Abstract Title | The Mobile Surgical Simulator - Views of Junior Surgical Trainees


  1. Christopher Buckle
  2. Wasim Mahmalji
  3. Jeremy Nettleton
  4. Munir Ahmed


Simulators and Simulation




Princess Royal University Hospital, Orpington, UK


Training time for surgeons is declining as a result of various factors. These factors include the often perceived “lost” training time between cases on operating lists when little practical training can occur.


In this environment of reduced training hours a variety of novel methods are required to provide the intensity of experience needed to become a competent and safe surgeon.  Simulators and simulation play a role in achieving this goal, particularly in the development of basic surgical skills in junior trainees1.


The views of junior surgical trainees on the use of simulation to maximise training between cases on operating lists has not been described.


“Lost” theatre time between cases represents a significant hidden reduction in available training time for the acquisition of basic surgical skills for junior trainees. The provision of a mobile surgical simulator within the theatre department is a simple solution to this problem helping to maximise training opportunities. It is also a solution universally supported by trainees.

Summary of Work

An anonymous questionnaire (see details) was sent to junior surgical trainees (Post graduate years 2-4) at a single district general hospital to explore their views on their current surgical exposure, time lost between cases in theatre and the use of the mobile surgical simulator (see details).


Take-home Messages

The mobile surgical simulator can be a beneficial resource for trainees to reduce the impact of “lost” theatre time on training.


South London Healthcare NHS Trust

Summary of Results

A total of 14 trainees responded to the questionnaire. Trainees reported between 12 – 20 hours per week of allocated theatre time.  Of this time a mean of 4 hours was “lost” between cases. This represented a 22% loss in available theatre training time for each trainee (Fig 1). All (n=14) trainees reported that the mobile surgical simulator would be beneficial in acquiring basic surgical skills (suturing, knot tying, familiarity with surgical instruments) between cases and that they would use the mobile surgical simulator during this “lost” time.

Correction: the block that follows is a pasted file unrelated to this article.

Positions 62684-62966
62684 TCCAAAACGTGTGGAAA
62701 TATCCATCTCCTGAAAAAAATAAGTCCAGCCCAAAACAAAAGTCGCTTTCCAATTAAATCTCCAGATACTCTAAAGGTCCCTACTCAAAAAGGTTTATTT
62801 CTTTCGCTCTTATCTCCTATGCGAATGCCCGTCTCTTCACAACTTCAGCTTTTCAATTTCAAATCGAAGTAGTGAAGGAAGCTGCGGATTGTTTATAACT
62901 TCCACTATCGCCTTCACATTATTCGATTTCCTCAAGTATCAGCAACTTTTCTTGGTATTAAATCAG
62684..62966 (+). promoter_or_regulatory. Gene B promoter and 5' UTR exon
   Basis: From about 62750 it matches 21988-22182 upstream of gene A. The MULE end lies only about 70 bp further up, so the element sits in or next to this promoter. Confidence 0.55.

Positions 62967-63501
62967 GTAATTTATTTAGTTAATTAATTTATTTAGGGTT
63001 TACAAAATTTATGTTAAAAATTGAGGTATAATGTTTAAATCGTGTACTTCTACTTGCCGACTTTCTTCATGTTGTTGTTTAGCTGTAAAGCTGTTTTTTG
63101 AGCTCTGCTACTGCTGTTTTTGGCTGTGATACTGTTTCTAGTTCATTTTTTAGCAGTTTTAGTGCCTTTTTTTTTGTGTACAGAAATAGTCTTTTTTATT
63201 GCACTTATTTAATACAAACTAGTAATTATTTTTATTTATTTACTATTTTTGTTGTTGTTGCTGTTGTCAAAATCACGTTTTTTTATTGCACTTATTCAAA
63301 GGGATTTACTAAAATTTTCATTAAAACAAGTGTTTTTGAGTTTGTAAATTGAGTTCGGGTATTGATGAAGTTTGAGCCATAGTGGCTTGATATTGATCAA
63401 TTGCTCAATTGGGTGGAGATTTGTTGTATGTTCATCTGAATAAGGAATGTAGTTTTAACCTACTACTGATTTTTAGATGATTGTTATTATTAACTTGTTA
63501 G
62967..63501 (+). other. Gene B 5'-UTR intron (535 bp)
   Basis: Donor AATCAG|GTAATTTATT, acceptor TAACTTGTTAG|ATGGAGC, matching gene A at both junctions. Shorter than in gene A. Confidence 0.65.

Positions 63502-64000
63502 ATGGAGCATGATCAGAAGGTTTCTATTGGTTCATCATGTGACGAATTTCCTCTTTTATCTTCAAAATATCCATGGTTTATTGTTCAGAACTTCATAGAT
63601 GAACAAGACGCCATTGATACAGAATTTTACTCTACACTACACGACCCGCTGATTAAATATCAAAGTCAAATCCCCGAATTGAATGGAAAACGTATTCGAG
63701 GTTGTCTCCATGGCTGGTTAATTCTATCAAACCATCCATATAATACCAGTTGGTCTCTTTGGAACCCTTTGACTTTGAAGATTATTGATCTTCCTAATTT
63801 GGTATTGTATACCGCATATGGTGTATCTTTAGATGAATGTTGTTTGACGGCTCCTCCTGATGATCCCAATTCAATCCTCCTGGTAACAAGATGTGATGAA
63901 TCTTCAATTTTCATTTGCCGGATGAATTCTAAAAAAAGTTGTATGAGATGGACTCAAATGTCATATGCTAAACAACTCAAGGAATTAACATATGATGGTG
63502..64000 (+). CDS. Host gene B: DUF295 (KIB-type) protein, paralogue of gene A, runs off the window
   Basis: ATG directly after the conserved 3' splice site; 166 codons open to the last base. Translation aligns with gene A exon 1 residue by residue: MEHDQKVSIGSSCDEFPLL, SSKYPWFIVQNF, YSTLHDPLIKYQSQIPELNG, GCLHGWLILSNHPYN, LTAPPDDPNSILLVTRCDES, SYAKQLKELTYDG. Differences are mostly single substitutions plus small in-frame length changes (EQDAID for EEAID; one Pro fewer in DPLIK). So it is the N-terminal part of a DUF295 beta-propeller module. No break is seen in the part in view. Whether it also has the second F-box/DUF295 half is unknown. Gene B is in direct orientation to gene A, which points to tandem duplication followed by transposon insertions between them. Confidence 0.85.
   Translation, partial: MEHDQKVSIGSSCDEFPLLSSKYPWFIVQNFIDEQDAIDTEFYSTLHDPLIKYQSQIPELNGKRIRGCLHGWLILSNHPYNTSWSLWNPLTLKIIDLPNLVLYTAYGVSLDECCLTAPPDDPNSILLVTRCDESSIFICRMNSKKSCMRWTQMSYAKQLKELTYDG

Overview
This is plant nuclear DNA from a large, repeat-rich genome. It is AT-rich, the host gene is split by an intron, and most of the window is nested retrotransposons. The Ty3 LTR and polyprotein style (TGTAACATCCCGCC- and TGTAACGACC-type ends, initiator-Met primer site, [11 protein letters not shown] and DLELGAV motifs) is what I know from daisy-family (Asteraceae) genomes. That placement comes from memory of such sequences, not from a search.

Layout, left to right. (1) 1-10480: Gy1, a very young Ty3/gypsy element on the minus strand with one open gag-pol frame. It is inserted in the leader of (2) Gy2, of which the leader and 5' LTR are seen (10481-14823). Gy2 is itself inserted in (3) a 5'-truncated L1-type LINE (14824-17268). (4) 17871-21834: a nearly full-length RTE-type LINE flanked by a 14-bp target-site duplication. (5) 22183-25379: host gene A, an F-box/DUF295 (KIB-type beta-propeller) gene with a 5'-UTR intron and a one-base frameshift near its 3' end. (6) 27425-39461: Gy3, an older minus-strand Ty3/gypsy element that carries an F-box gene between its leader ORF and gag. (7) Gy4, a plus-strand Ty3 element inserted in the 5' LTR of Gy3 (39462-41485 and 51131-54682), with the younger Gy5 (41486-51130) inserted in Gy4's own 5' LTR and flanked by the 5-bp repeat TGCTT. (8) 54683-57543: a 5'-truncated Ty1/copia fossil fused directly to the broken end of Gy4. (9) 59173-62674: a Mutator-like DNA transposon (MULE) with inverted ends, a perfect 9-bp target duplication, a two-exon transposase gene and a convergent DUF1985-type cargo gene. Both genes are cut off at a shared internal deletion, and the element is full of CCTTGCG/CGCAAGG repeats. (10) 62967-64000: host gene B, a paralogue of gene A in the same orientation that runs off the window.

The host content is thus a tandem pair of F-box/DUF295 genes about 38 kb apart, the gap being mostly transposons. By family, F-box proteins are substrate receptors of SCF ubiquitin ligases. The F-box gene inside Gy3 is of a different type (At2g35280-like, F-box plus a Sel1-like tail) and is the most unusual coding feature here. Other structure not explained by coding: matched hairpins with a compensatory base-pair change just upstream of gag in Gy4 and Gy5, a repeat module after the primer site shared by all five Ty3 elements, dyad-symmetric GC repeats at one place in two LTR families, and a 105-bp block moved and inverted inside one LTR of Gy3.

1. Edwards S. Medical Education England Review of the Impact of the European Working Time Directive (EWTD) on the Quality of Postgraduate Training, Consultation Response. Royal College of Surgeons of England. 2010 Feb.


2. Purcell Jackson G, Tarpley JL. How long does it take to train a surgeon? BMJ. 2009 Nov 5;339(nov05 1):b4260–b4260.

Summary of Work



Training level:   F2 / CT1 / CT2

Specialty:      General / Breast / ENT / Orthopaedics / Urology / Other...................

How many hours a week do you spend in theatre?

  <4                   4-8                 8-12               12-16                        16-20                   >20

Of the time specified above, in hours how much is spent:

  Observing....               Assisting....           Operating Under Supervision....          Operating Independently....

Of the time specified above, in hours how much is lost between cases (patient delay etc)?

Are you confident naming basic surgical equipment?

Are you confident naming and knowing the properties of different sutures?

Are you confident in knot tying?

Do you think a Mobile Surgical Simulator (MMS) would be beneficial in teaching the above between cases?

Would you make use of the MSS between cases?

What else would you like to see on the MSS?

Any other Comments?



The Mobile Surgical Simulator

Laparoscopic box trainer and basic laparoscopic tools
Suture and knot tying rig and instruments
Basic Surgical Skills DVD
Small surgical DVD and book library

Take-home Messages
Summary of Results

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